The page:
Planning changes to support ‘Click and Collect’
CornerDrop is a service that allows you to register your location online to accept parcels – and that could be anywhere, such as a coffee shop, gym, nursery etc. It can also be used from any website, regardless of who actually delivers the parcel. Andrew Lasota, CEO of CornerDrop, says “We are democratising Click and Collect and championing the customer and supporting the real high street!”.
Today he shares the news that the government are catching on to the importance of ecommerce and making it easier for consumers to access click and drop locations, here’s what he had to say:
The government has announced that they are making it easier to erect a small building (or extend a delivery bay) to accommodate a greater capacity of Click and Collect goods. The suggestion is that it falls within Permitted Development, negating the need for complex administration etc. to create more storage areas.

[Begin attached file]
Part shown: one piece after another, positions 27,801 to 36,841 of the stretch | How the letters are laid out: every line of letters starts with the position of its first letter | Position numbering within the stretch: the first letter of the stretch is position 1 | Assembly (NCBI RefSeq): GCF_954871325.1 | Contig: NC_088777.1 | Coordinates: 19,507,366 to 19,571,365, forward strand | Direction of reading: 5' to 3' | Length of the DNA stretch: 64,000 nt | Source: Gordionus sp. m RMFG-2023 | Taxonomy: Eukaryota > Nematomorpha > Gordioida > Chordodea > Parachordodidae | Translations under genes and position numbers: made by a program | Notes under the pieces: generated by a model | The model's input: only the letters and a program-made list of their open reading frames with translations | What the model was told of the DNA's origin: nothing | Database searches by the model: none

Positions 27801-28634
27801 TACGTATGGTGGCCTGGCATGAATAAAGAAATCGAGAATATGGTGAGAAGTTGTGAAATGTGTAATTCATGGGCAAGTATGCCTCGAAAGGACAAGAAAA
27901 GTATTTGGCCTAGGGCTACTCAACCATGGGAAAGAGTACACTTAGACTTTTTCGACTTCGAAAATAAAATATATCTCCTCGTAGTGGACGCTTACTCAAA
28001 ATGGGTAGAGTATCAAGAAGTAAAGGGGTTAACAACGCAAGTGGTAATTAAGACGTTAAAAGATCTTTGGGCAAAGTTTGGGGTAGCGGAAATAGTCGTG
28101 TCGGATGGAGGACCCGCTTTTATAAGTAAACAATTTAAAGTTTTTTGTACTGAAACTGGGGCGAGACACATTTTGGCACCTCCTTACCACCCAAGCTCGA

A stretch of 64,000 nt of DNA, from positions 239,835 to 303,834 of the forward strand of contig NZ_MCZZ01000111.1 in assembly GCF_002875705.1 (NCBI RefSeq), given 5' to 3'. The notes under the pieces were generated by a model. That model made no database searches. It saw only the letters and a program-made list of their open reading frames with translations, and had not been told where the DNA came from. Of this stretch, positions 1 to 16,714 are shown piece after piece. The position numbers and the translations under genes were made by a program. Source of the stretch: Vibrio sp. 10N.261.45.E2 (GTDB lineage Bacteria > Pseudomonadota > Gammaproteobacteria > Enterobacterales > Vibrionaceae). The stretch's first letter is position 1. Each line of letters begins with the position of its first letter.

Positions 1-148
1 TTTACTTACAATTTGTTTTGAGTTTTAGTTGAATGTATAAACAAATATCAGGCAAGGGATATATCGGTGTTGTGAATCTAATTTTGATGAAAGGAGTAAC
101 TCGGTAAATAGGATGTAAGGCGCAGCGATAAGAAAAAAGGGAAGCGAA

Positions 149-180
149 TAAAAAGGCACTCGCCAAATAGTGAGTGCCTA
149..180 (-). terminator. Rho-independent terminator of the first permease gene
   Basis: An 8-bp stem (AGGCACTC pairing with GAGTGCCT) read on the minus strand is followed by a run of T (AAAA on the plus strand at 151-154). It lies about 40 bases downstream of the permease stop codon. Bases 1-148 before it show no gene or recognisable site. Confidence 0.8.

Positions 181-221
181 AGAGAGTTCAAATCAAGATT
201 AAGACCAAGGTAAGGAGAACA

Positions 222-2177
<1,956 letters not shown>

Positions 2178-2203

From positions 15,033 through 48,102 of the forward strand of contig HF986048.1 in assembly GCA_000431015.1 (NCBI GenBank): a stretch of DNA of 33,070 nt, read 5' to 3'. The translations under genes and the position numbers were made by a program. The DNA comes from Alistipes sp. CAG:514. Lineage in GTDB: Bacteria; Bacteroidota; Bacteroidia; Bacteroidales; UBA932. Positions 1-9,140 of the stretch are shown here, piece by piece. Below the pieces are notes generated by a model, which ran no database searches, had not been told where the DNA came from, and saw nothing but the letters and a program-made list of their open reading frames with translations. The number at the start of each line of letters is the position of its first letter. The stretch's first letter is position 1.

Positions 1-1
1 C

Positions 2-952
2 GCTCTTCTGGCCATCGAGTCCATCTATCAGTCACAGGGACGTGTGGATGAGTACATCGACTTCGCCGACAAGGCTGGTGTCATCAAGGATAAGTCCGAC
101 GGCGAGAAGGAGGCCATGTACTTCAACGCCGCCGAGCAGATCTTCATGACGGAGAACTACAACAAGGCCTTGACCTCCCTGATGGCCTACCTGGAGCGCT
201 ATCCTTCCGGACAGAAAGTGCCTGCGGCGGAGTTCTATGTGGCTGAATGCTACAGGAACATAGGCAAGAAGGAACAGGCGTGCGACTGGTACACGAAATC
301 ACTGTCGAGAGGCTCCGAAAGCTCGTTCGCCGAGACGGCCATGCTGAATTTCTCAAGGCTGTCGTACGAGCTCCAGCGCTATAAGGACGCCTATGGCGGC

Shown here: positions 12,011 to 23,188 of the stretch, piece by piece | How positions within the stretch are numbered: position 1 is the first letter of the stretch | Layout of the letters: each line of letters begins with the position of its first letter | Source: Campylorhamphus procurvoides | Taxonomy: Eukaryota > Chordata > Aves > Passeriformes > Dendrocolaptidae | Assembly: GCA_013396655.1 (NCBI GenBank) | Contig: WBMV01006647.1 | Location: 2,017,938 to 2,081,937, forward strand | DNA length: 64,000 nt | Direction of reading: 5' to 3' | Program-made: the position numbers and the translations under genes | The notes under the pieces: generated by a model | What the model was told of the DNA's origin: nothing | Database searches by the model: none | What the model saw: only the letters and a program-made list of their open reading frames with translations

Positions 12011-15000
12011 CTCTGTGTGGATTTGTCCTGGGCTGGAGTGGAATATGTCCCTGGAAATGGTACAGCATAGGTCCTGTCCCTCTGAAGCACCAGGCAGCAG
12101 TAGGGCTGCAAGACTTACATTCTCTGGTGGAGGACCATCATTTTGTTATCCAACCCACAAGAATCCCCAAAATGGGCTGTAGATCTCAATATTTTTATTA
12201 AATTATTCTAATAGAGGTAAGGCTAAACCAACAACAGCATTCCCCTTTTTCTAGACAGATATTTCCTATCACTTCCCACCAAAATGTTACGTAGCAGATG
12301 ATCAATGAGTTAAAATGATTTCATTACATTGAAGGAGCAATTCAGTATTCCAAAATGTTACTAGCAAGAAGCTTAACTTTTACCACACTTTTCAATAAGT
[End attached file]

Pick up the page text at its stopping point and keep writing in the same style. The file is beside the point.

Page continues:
This is great news, but is probably as a result of only a few locations offering the service in a large area (symptomatic of the disjointed nature of the courier Click and Collect solutions) and becoming overwhelmed by parcels at peak times. The answer – make it easier to build more storage capacity?
Just changing a planning law does not open up Click and Collect to everyone on the high street, it makes it easier for those who offer the service to build bigger storage units.
There are literally thousands of independent businesses out there who would like to offer this service to their customers. We think Click and Collect should be offered by far more locations, fairly and where customers want them! Not prescribed by courier companies or online retailers.